Feelings or Reason: Which do you trust? Why?
Devotional Thought of the Day:
7 Then you will experience God’s peace, which exceeds anything we can understand. His peace will guard your hearts and minds as you live in Christ Jesus. Philippians 4:7 (NLT)
27 “I am leaving you with a gift—peace of mind and heart. And the peace I give is a gift the world cannot give. So don’t be troubled or afraid. John 14:27 (NLT)
“I believe in the Holy Spirit, the holy Christian church, the communion of saints, the forgiveness of sins, the resurrection of the body, and the life everlasting. Amen.”
6 What does this mean?
Answer: I believe that by my own reason or strength I cannot believe in Jesus Christ, my Lord, or come to him. But the Holy Spirit has called me through the Gospel, enlightened me with his gifts, and sanctified and preserved me in true faith, just as he calls, gathers, enlightens, and sanctifies the whole Christian church on earth and preserves it in union with Jesus Christ in the one true faith. (1)
For fifteen years or so, I’ve been hearing that we are in a post-modern world, and along with that, a post-Christian society.
Instinctually, I have questioned both claims. Especially the claim that the church, that Christianity is somehow past its course, that it no longer appeals to people. I would contend that it is not the church people have gone beyond, but the presentation of the church that is dependent solely on reason, that appeals to a logical and systematic view of our beliefs.
Nearly a generation after Dobson’s popular book suggesting that we can’t trust our emotions, a new generation is realizing what Luther taught so long ago, that we can’t trust our reason either. We hear it when they talk of not wanting religion but a relationship. We see it when they say they love our Jesus, but not his church. We see it when books like the Case fo Christ doesn’t have the appeal that it had 10 years ago, or Evidence that demands a verdict had 25 years ago.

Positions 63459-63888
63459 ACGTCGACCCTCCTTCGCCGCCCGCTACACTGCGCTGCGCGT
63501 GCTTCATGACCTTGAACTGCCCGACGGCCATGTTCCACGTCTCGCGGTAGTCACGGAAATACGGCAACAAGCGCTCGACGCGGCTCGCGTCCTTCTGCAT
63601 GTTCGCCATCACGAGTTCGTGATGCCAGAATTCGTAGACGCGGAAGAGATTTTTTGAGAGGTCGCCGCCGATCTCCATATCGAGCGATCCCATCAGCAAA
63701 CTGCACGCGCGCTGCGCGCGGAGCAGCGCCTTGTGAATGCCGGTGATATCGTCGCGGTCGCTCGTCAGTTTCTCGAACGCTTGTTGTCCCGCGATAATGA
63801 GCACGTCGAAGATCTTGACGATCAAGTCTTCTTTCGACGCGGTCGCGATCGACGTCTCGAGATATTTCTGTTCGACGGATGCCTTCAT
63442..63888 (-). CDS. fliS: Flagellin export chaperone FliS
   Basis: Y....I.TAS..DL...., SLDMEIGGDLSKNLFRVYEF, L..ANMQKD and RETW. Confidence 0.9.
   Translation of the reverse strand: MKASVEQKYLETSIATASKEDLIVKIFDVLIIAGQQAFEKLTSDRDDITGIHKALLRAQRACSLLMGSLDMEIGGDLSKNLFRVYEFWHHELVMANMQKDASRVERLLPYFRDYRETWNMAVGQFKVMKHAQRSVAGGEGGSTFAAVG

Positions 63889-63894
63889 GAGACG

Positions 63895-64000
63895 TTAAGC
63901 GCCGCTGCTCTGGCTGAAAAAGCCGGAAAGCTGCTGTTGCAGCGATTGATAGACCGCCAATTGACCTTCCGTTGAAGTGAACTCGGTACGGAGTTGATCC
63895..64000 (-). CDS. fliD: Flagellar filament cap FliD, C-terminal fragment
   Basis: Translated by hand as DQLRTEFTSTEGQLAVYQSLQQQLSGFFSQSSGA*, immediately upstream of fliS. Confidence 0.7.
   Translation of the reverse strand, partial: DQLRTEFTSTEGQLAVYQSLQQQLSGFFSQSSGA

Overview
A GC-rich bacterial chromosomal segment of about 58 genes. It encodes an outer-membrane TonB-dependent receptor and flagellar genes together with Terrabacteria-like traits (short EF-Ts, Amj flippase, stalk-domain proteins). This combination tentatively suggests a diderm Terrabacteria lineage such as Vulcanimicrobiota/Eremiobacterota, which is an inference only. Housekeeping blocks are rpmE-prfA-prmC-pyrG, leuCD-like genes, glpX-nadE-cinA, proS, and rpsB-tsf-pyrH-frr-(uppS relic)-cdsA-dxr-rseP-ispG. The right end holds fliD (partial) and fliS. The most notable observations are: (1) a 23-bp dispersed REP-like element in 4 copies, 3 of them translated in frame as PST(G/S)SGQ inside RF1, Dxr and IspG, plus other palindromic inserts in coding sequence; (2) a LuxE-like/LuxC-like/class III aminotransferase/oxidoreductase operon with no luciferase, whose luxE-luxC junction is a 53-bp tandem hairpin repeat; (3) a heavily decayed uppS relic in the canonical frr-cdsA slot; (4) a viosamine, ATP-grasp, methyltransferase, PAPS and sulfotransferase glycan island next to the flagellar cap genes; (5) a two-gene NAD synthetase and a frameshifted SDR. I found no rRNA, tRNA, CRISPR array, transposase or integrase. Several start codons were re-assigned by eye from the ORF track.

A generation that bashes an emotional appeal to “come to Christ” is finding out the logical presentation doesn’t create a deeper faith, but often a rather hollow one. Holiness doesn’t come because of reason, or because of emotion. Nor can righteousness be measured by either one. (Maybe we should stop with our generalizations condemning or applauding those options?)
Holiness comes as both our emotions/feeling and reason/logic are sanctified. It is not a Venn diagram of where they intersect, but the entirety of both, as God comes to us, cleanses us of sin and all that is not right, and sets us apart to walk with Him, as He guides us. He is both our majestic Lord, and our loving Father.
It is He who keeps us, guards us, our hearts and minds, in this relationship that is completely dependent, even at the most intimate levels, at the most broken points of our lives, where we realize that both our emotions and reason fail, and are nailed to the cross.
Thye both have to be killed off, and they both have to be raised from the dead, with Christ, in Christ, focused on Christ, in awe of His love, dependent upon Him, cleansed by Him and humbly guided by Him.
It is then that our prayers are alive, that our desire to worship grows, that we aren’t focused on religious things as tasks or obligations, but rather as blessings, opportunities to see what really matters. It is here where revival happens, where brokenness is healed. It is this place where sin is set aside, because we begin to see the glory of God, not just as something distant, but something that we are drawn into by the Holy Spirit. This is repentance and renewal.
This is life in Christ.
Our life. TO love Him with our reason and emotions, with our heart, soul, mind and strength, because He came and loved us.
This is the work of God!
(1) Tappert, T. G. (Ed.). (1959). The Book of Concord the confessions of the Evangelical Lutheran Church. (p. 345). Philadelphia: Mühlenberg Press.